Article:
Stories enter the public consciousness. Like the one about the alligators in the New York sewers – or the one which states that The Great Wall Of China is the only man-made structure that can be seen from space – or the one that says you should switch your TV off while you are not watching it, since when it is on “standby” it consumes nearly as much power as when it is switched ON.
But the problem with all these stories is – they are BOGUS.
I have already dealt elsewhere with the first two – so let us examine the third. It first emerged in the Seventies. At that time OLD tellies still had transformers, which DID consume a significant amount of power when they were running in standby mode – but nothing LIKE as much as the tube and EHT circuits which ran when it was ON.
But the then-LATEST TVs had SWITCH-MODE power supplies which consumed FAR less power – and when the sets were on standby, only PART of those were active.
Now Your Humble Scribe was a service engineer then – however, even someone incapable of changing a light-bulb ought to have realised this story was horsefeathers. All they had to do was compare the HEAT coming from the ventilation slots at the back of the cabinet when the set had been off for a while – with the heat coming out when it was ON.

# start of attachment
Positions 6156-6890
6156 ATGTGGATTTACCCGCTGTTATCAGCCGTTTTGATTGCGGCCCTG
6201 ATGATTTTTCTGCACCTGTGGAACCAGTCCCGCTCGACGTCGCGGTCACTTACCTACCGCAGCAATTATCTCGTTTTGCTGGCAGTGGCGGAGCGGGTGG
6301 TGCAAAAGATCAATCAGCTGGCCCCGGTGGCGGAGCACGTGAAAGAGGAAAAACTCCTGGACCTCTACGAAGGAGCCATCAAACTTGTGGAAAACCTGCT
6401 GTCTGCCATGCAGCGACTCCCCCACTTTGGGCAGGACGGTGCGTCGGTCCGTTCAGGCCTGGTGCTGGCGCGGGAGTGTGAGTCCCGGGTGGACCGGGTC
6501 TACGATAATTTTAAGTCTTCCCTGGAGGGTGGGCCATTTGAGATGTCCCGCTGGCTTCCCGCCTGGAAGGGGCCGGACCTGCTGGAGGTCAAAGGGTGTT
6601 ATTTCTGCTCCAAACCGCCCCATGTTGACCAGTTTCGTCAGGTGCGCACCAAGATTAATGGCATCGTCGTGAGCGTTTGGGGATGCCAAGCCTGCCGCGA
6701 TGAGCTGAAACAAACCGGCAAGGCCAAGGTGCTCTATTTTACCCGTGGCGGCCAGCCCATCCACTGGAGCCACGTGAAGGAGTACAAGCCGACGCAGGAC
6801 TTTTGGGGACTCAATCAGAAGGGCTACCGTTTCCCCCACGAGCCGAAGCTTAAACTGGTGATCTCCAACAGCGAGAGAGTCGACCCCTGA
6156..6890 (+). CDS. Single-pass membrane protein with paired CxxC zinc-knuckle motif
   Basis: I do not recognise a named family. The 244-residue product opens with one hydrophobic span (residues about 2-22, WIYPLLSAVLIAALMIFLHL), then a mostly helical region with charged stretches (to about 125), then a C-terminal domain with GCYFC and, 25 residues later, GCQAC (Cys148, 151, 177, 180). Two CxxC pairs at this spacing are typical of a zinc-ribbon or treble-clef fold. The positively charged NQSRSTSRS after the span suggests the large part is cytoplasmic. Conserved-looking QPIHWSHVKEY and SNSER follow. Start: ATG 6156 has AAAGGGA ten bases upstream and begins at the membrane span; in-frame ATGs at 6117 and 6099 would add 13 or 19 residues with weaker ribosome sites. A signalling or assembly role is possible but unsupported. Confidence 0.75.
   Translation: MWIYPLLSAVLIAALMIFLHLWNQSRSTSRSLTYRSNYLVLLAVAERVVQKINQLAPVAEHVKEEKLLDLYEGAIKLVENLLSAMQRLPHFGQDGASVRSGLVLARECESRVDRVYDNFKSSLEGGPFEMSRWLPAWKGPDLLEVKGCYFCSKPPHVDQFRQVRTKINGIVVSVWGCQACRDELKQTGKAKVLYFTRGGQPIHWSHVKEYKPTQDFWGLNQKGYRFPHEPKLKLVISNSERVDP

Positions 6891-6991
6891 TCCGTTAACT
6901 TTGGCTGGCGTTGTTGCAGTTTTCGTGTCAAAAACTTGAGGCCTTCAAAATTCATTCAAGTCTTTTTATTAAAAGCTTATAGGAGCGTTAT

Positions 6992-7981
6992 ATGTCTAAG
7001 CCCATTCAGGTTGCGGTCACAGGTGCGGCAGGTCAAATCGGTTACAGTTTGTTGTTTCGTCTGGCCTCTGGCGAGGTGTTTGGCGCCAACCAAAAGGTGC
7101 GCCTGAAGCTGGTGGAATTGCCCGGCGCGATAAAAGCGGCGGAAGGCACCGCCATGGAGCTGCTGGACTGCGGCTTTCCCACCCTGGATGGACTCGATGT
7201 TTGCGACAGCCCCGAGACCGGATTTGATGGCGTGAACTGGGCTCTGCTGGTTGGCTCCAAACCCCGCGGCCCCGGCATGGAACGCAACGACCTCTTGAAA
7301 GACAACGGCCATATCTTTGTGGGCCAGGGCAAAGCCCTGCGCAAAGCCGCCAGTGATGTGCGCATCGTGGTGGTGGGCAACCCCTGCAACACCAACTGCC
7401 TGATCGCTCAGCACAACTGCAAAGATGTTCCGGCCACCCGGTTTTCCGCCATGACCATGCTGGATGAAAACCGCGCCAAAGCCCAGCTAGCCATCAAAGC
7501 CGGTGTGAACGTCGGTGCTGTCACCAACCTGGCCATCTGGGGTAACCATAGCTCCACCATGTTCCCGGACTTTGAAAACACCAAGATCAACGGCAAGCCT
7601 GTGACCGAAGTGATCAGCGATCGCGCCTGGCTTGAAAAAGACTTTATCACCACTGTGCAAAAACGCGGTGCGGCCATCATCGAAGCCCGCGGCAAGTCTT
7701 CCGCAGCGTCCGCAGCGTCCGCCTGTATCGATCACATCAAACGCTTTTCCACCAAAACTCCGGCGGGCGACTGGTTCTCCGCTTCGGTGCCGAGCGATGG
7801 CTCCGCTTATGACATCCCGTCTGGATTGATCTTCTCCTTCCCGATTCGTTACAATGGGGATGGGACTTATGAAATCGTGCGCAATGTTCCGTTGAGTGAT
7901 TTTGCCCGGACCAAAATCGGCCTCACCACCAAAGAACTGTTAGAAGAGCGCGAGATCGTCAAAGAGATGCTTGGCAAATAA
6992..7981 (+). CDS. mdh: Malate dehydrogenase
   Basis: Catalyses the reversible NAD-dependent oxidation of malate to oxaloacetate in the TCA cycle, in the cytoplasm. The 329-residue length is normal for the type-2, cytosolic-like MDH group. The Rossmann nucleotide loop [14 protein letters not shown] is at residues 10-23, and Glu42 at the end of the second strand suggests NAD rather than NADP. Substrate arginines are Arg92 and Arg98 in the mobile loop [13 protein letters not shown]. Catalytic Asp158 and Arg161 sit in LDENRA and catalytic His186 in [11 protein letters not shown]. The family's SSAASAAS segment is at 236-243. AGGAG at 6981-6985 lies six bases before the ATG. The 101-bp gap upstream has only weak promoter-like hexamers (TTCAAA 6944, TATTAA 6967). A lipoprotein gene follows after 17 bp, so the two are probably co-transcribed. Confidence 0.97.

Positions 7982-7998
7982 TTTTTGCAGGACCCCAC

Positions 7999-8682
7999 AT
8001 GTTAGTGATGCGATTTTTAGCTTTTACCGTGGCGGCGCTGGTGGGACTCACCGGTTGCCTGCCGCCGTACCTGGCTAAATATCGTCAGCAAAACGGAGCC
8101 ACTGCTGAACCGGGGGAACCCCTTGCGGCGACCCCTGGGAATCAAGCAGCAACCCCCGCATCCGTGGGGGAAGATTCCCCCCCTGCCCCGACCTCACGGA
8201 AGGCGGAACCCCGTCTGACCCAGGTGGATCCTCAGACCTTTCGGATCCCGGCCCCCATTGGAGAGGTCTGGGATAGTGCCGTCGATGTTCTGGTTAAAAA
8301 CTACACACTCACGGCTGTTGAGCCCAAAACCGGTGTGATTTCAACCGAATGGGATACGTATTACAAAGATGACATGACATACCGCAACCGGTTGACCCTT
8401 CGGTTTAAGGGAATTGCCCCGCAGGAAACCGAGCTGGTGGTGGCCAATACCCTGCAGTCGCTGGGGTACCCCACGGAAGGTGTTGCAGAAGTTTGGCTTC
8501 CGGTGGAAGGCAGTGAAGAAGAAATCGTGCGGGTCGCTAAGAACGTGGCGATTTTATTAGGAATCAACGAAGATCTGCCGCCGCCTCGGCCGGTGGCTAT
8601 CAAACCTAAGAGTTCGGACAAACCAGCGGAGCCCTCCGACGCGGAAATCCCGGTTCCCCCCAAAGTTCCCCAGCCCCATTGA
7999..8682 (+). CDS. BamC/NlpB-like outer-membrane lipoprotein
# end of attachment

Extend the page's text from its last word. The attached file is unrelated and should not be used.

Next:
And yet this ridiculous story persists to THIS DAY – so let me lay it to rest.
My own telly is a 47″ LCD – and being BIG, it consumes 350 watts when on. But on standby, it consumes less than TWO watts – and half of THAT goes to power the yellow LED indicator lamp on the front. Unfortunately, Philips don’t DARE tell people to LEAVE the set on standby – they just HINT at it by revealing the standby power consumption.
And while it appears you CAN turn it FULLY off, using the switch on the side – you are not actually DOING so. All you are doing is telling the logic circuit to extinguish the INDICATOR LAMP! You see, that switch is not really a switch at all – merely a button that connects to the main board. No relay drops out. NOTHING happens, except to that LED lamp. The set is powered up for as long as the mains plug remains in the wall socket.
Of course In My Day, when TV stations closed down for the night (yes, I’m old enough to remember when TV stations DID that) an announcer would often tell people to disconnect their tellies from the wall. This was supposed to be for safety reasons – i.e., OLD tellies WERE prone to catching fire in the middle of the night. But nowadays, modern circuitry has made that a virtual impossibility.
No, these days, the only worthwhile reason to isolate a TV – by disconnecting the AERIAL (or decoder box) – is to protect it from LIGHTNING STRIKES. But given the erratic behaviour of lightning – and the rarity of aerials actually being hit – AND the fact that most household contents insurance policies cover it anyway – it’s hardly worth it.
And as for saving money on your electricity bill – the few PENNIES you’ll save every year will not even cover the cost of the phone call you’ll eventually have to make to the electrician you’ll have to call – to come and replace the sockets you’ll wear out by constantly pulling the plugs in and out of them.
So when you’re done watching the goggle-box, boob-tube, whatever, just HIT the damn “standby” button – and try not to lose the remote!